We had such a great response to last week’s webinar we weren’t able to get to everyone’s questions. Here are a few of the most relevant, with answers from our presenters, Josiah Mackenzie and Daniel Edward Craig.
“Reputation management does not have to be only reacting to reviews – it can also be positive, proactively soliciting social media content. Do you agree?” [from John]
Josiah Mackenzie: I completely agree. Later in this article, Daniel talks about the best ways to solicit online reviews, and his suggestions are also very applicable to encouraging user-generated content.
With social media, it’s helpful to understand what motivates people to share content. Think about your own profiles on Facebook, Twitter, and LinkedIn. What content did you share most recently? I spend all my time working with hotels, but very rarely share hotel-related content on my Facebook profile, for example. Imagine if I was not working in the industry!
There seem to be three primary reasons people share content in social networks:
- To look cool – Status stories where people do the “humble brag” by sharing photos of places they’ve visited or experiences they’ve had.
- To share information – Professionals seeking to build their reputation or personal brand often curate articles and content to position themselves as thought leaders in their field.
- To help others – Something that is especially common in travel-themed consumer communities and on discussion boards.
Well-designed marketing content and guest experiences can spark more social conversations, so consider each of these motivations as you plan.
“What are the main difficulties that smaller hotels face when taking the “team approach to reputation management?” [from Jose]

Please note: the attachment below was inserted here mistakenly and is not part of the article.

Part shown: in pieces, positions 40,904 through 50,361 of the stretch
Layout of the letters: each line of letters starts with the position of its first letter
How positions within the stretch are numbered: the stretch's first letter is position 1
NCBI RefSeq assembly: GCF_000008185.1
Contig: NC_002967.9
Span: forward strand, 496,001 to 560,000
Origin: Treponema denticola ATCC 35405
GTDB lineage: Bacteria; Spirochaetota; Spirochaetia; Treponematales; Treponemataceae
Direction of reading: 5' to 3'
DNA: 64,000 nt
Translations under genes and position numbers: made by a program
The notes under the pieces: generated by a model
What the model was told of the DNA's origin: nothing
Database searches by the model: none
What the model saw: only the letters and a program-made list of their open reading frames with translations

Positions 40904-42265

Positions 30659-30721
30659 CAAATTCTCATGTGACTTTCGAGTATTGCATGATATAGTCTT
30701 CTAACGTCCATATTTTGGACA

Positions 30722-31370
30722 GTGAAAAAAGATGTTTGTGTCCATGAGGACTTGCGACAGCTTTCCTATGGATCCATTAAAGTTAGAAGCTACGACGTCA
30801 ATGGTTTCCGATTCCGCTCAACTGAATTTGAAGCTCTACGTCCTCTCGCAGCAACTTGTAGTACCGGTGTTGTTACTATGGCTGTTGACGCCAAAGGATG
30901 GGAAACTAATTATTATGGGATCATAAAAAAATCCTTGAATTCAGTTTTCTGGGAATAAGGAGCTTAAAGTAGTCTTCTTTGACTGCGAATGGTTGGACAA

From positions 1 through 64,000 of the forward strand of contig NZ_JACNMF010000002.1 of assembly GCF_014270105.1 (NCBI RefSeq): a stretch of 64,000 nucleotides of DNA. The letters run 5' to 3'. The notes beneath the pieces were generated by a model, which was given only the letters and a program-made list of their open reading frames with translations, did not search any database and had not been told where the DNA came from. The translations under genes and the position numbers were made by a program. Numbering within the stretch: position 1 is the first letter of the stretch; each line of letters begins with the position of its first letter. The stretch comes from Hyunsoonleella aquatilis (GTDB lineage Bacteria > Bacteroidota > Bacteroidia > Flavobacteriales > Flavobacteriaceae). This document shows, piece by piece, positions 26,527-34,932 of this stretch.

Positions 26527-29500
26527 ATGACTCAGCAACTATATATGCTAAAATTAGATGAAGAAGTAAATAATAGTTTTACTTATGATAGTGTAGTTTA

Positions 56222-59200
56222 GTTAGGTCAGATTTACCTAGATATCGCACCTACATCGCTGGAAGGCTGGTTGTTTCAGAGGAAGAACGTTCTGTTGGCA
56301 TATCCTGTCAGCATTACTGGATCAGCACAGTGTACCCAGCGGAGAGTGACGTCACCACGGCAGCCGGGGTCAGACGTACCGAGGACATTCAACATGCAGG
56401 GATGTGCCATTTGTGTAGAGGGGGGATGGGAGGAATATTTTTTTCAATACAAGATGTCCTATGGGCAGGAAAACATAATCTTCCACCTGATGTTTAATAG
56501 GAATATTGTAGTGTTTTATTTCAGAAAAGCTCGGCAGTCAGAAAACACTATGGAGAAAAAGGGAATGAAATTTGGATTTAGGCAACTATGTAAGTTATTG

Daniel Craig: Probably the biggest challenge is time. Also, smaller properties tend to receive fewer reviews, so reviews have a longer shelf life. To make the most of time spent I recommend making managing reviews a priority and then focusing on Facebook and maybe one or two other social networks. It’s better to do a great job at a few things than a mediocre job at many. And take advantage of the tools available for monitoring networks and scheduling messaging.
Josiah Mackenzie: Focus is key. Social media and review analytics are helping hoteliers make smarter decisions on where to focus limited time and resources – moving these choices from guesswork to data-driven decisions. For example, a quick glance at semantic analysis of online feedback for a hotel will reveal both “quick wins” for improving guest satisfaction and also what customers perceive as the unique value proposition. Comparing this insight with the results for that hotel’s competitive set can clarify the most effective marketing messages, and reveal which sites and social networks do the best job of showcasing that messaging.
Your small hotel doesn’t have the 20 social media staffers that a larger brand may have? Your customers probably don’t care. They just want prompt, decisive resolution to the issues they have. If you do not have staff in three locations around the world to provide around-the-clock coverage of Twitter (for example), you may decide to provide basic training to your front desk team who work around the clock so they can address questions and resolve basic issues on the spot, any time of day.